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Prof. Joselito Guianan Chan's The Labor Code of the Philippines, Annotated Labor Standards & Social Legislation Volume I of a 3-Volume Series 2019 Edition (3rd Revised Edition)
 

 
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UNITED STATES SUPREME COURT JURISPRUDENCE
 

 
PHILIPPINE SUPREME COURT JURISPRUDENCE
 

   
August-2009 Jurisprudence                 

  • A.C. No. 7399 - Antero J. Pobre v. Sen. Miriam Defensor-Santiago

  • A.M. No. 08-6-352-RTC - Query of Atty. Karen M. Silverio-Buffe, former Clerk of Court, Branch 81, Romblon, Romblon, on the prohibition from engaging in the private practice of law

  • A.M. No. 08-11-7-SC - Re: Request of National Committee on Legal Aid to exempt legal aid clients from paying filing, docket and other fees.

  • A.M. No. 09-6-9-SC - Query of Mr. Roger C. Prioreschi re exemption from legal and filing fees of the Good Shperd Foundation, Inc.

  • A.M. No. P-06-2282 - Lolita S. Regir v. Joel Regir

  • A.M. No. P-07-2390 - Office of the Court Administrator v. Lyndon L. Isip, Sheriff IV, RTC, OCC, City of San Fernando, Pampanga

  • A.M. No. P-08-2436 Formerly OCA I.P.I. No. 06-2394-P - Teopicio Tan v. Salvacion D. Sermonia, Clerk IV, MTCC, Iloilo City

  • A.M. No. P-08-2501 - Wilson B. Tan v. Jesus F. Hernando

  • A.M. No. P-08-2553 Formerly A.M. OCA IPI No. 98-455-P - Leo Mendoza v. Prospero V. Tablizo

  • A.M. No. P-08-2571 Formerly OCA I.P.I. No. 07-2651-P - Simeon Guari o, et al. v. Cesar F. Ragsac, et al.

  • A.M. No. P-09-2610 Formerly A.M. OCA IPI No. 09-3072-P - Hector P. Teodosio v. Rolando R. Somosa, et al.

  • A.M. No. P-09-2665 - Judge Alma Crispina B. Collado-Lacorte v. Eduardo Rabena

  • A.M. No. RTJ-07-2031 Formerly OCA IPI No. 06-2484-RTJ - Adelpha E. Malabed v. Judge Enrique C. Asis, RTC, Br. 16, Naval Biliran

  • A.M. No. RTJ-08-2124 Formerly A.M. OCA IPI No. 07-2631-RTJ and A.M. NO. RTJ-08-2125 Formerly A.M. OCA IPI No. 07-2632-RTJ - Judge Rizalina T. Capco-Umali, RTC, Br. 212, Mandaluyong City v. Judge Paulita B. Acosta-Villarante, RTC, Br. 211, Mandaluyong City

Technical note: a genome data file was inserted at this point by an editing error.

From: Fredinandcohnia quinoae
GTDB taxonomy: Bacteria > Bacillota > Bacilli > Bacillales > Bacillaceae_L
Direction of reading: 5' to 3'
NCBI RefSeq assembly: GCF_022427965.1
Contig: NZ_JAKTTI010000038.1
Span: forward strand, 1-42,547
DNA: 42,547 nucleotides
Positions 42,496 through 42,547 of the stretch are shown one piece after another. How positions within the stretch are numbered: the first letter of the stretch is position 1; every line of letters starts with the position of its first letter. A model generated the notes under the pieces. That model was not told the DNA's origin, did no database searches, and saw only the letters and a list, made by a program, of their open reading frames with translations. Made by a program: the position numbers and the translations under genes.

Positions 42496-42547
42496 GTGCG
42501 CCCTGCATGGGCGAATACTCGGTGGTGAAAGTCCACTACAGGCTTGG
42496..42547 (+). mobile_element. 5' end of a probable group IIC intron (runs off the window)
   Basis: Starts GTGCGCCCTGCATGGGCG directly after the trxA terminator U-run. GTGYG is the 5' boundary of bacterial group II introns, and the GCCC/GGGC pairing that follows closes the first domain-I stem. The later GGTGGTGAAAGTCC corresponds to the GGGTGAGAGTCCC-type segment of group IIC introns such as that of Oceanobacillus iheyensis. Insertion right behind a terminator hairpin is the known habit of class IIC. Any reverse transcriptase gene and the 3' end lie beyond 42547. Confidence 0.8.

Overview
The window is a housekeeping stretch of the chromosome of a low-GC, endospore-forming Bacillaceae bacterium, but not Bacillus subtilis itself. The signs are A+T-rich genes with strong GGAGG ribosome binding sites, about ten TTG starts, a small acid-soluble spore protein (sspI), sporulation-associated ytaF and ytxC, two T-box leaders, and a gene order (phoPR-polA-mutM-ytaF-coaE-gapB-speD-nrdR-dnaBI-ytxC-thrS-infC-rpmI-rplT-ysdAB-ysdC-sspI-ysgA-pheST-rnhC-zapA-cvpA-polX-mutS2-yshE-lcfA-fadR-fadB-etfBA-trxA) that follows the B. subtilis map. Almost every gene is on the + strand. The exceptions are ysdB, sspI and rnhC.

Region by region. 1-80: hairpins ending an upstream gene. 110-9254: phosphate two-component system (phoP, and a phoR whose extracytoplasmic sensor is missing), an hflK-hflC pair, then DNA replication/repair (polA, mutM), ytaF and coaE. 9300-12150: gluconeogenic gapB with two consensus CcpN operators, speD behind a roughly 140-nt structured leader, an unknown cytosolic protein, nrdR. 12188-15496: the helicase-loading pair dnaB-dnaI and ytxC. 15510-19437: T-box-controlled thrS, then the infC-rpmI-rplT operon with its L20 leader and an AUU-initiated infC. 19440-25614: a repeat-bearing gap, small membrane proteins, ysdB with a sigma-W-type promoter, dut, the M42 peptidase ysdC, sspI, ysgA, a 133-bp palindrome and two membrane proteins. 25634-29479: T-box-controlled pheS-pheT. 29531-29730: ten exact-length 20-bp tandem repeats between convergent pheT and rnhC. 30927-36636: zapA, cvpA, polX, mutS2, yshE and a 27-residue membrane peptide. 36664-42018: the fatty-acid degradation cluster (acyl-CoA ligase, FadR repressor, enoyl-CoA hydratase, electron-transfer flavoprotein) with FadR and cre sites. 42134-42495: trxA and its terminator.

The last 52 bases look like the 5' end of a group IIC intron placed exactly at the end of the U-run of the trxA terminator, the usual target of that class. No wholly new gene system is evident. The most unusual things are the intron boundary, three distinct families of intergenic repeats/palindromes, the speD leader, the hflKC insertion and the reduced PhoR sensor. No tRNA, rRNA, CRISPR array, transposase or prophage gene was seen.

• A.M. No. RTJ-08-2138 - Olga M. Samson v. Judge Virgilio G. Caballero

  • G.R. No. 130223 - Rural Bank of Sta. Barbara (Pangasinan), Inc. v. The Manila mission of the church of Jesus Christ of latter day saints, Inc.

  • G.R. No. 130371 & G.R. No. 130855 - Repbulic of the Philippines v. Ferdinand R. Marcos II and Imelda R. Marcos

  • G.R. No. 149241 - Dart Philippines, Inc. v. Spouses Francisco and Erlinda Calogcog

  • G.R. No. 149988 - Ramie Velenzuela v. People of the Philippines

  • G.R. No. 150887 - Francisco Madrid and Edgardo Bernardo v. Spouses Bonifacio Mapoy and Felicidad Martinez

  • G.R. No. 151932 - Henry Ching Tiu, et al. v. Philippine Bank of Communications

  • G.R. No. 152579 - Sameer Overseas Placement Agency, Inc. v. Mildred R. Santos, etc. et al.

  • G.R. No. 153690, G.R. No. 157381 and G.R. No. 170889 - David Lu v. Paterno Lu Ym, Sr., et al.

  • G.R. No. 154652 - Prudencio M. Reyes, Jr. v. Simplicio C. Belisario and Emmanuel S. Malicdem

  • G.R. No. 155174 - D.M. Consunji, Inc. v. Duvaz Corporation

  • G.R. No. 156660 - Ormoc Sugarcane Planters' Association, Inc. (OSPA), Occidental Leyte Farmer's Multi-Purpose Cooperative Inc., et al. v. The Court of Appeals (Special Former Sixth Division), et al.

  • G.R. No. 157374 - Heirs of Cayetano Pangan and Consuelo Pangan v. Spouses Rogelio Perreras and Priscilla G. Perreras

  • G.R. No. 160346 - Purita A. Pahud, et al. v. Court of Appeals, et al.

  • G.R. No. 160379 - Republic of the Philippines through the Department of Public Works and Highways v. Court of Appeals and Rosario Rodriguez Reyes

  • G.R. No. 160610 - Judelio Cobarrubias v. People of the Philippines

  • G.R. No. 160743 - Cornelia Baladad (Represented by Heinrich M. Angeles and Rex Aaron A. Baladad) v. Sergio A. Rublico and Spouses Laureano E. Yupano

  • G.R. No. 161042 - Republic of the Philippines v. Agripina Dela Raga

  • G.R. No. 161419 - Eugenio Encinares v. Dominga Achero

  • G.R. No. 162355 - Sta. Lucia East Commercial Corporation v. Hon. Secretary of Labor and Employment, et al.

  • G.R. No. 162518 - Rodrigo Sumiran v. Spouses Generoso Damaso and Eva Damaso

  • G.R. No. 163505 - Gualberto Aguanza v. Asian Terminal, Inc., et al.

  • G.R. No. 163788 - Ester B. Maralit v. Philippine National Bank

  • G.R. No. 164324 - Tanduay Distillers, Inc. v. Ginebra San Miguel, Inc.

  • G.R. No. 164789 - Christian Assembly, Inc. v. Sps. Avelino C. Ignacio and Priscilla R. Ignacio

  • G.R. NOS. 164813 & G.R. No. 174590 - Lowe, Inc., et al. v. Court of Appeals and Irma Mutuc

  • G.R. No. 165116 - Maria Soledad Tomimbang v. Atty. Jose Tomimbang

  • G.R. No. 165450 and G.R. No. 165452 - Francis F. Yenko, et al., (etc.) v. Raul Nestor C. Gungon

  • G.R. No. 165697 & G.R. No. 166481 - Antonio Navarro v. Metropolitan Bank & Trust Company

  • G.R. No. 166470 & G.R. No. 169217 - Cecilio C. Hernandez, Ma, Victoria C. Hernandez-Sagun, Teresa C. Hernandez-Villa Abrille and Natividad Cruz-Hernandez v. Jovita San Juan-Santos

  • G.R. No. 166738 - Rowena Padilla-Rumbaua v. Eduardo Rumbaua

  • G.R. No. 166879 - A. Soriano Aviation v. Employees Association of A. Soriano Aviation, et al.